GCSE Geology Specimen Assessment Materials 2009 pdf

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GCSE GEOLOGY Specimen Assessment Materials 1
For teaching from 2009
For awards from 2011
GEOLOGY
SPECIMEN ASSESSMENT MATERIALS
GCSE GEOLOGY Specimen Assessment Materials 3
Contents
Page
Specimen Theory Paper
5
Specimen Mark Scheme
25
Data sheet for Paper 1
33
Controlled Internal Assessment Option 1 Exemplar
36
Controlled Internal Assessment Option 2 Exemplar
43
Assessment Framework for CIA
47
GCSE GEOLOGY Specimen Assessment Materials 5
Candidate Name
Centre Number
Candidate Number
0
GCSE
GEOLOGY
SPECIMEN THEORY PAPER
SUMMER 2011
(1 ½ hours)
INSTRUCTIONS TO CANDIDATES
Answer all questions.
Write your answers in the spaces indicated on-screen.
INFORMATION FOR CANDIDATES
The number of marks is given in brackets at the end of each question or part-question.
You are reminded that assessment will take into account the quality of written
communication used in your answers to questions 3(c) and 7(b).
GCSE GEOLOGY Specimen Assessment Materials 6
1.
(a)
Figure 1 shows polished specimens of two metamorphic rocks, schist and
marble.
Figure 1
(i)
Using the Data Sheet, identify mineral A in the schist.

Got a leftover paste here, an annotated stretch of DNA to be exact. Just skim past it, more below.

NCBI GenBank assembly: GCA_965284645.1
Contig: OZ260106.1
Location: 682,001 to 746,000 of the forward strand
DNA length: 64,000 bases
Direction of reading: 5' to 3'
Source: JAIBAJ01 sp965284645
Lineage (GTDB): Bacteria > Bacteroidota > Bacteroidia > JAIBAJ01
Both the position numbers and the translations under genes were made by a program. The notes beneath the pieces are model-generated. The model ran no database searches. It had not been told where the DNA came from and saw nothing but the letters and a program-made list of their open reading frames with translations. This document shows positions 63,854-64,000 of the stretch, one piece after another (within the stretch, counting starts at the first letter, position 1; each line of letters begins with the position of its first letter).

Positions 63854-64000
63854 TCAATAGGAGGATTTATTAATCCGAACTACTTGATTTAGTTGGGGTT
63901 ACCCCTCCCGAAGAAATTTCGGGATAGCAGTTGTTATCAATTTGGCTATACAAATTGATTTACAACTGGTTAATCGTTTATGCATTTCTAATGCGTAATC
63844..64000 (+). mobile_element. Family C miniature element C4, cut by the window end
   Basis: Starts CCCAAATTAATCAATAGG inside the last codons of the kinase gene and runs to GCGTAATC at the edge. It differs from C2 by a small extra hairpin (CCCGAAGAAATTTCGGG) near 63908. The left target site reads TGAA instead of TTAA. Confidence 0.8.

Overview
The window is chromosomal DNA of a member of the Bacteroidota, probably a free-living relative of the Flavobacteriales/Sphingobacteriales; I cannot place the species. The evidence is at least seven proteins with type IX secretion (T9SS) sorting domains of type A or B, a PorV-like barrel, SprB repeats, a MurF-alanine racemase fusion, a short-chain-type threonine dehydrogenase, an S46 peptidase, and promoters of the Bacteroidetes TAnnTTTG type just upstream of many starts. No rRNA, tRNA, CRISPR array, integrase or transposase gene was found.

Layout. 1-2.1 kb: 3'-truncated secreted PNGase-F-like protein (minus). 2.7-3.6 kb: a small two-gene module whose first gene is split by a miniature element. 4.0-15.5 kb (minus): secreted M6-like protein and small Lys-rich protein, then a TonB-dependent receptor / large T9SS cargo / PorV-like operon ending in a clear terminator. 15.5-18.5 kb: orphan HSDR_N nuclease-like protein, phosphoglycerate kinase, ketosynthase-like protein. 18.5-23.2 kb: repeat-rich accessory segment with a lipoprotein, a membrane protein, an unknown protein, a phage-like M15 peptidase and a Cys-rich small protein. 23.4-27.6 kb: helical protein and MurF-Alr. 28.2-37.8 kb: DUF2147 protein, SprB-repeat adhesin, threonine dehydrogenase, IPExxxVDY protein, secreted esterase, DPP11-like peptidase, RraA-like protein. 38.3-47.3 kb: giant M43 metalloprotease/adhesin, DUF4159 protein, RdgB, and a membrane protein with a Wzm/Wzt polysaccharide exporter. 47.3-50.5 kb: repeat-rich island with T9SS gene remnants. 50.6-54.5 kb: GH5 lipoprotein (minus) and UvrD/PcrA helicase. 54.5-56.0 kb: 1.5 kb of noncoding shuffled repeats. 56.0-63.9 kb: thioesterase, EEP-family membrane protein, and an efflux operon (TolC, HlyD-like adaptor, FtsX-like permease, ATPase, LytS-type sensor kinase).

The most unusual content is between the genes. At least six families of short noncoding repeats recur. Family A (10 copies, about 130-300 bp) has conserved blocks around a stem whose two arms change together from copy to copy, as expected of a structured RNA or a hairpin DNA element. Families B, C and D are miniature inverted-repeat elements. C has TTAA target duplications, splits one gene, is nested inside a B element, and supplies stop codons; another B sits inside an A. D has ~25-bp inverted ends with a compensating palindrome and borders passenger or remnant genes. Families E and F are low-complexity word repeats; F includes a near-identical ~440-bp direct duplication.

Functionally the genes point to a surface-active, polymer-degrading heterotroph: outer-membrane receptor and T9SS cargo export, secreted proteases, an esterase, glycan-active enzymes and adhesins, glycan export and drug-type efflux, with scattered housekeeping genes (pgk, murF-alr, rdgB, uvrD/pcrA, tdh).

[1]
A ...................................
(ii)
Select from the list below a term which describes the texture of the
schist but not the marble.
[1]
crystalline
foliated
fragmental
................................................................................................................
(iii)
Complete Table 1 which compares the conditions of formation of the
two rocks.
[3]
temperature
schist
pressure
high
type of metamorphism
regional
low
marble
Table 1
GCSE GEOLOGY Specimen Assessment Materials 7
(b)
Figure 2 shows polished specimens of three igneous rocks (B, C and D).
Figure 2
(i)
Explain why these rocks are unlikely to be sedimentary rocks.
[1]
............................................................................................................................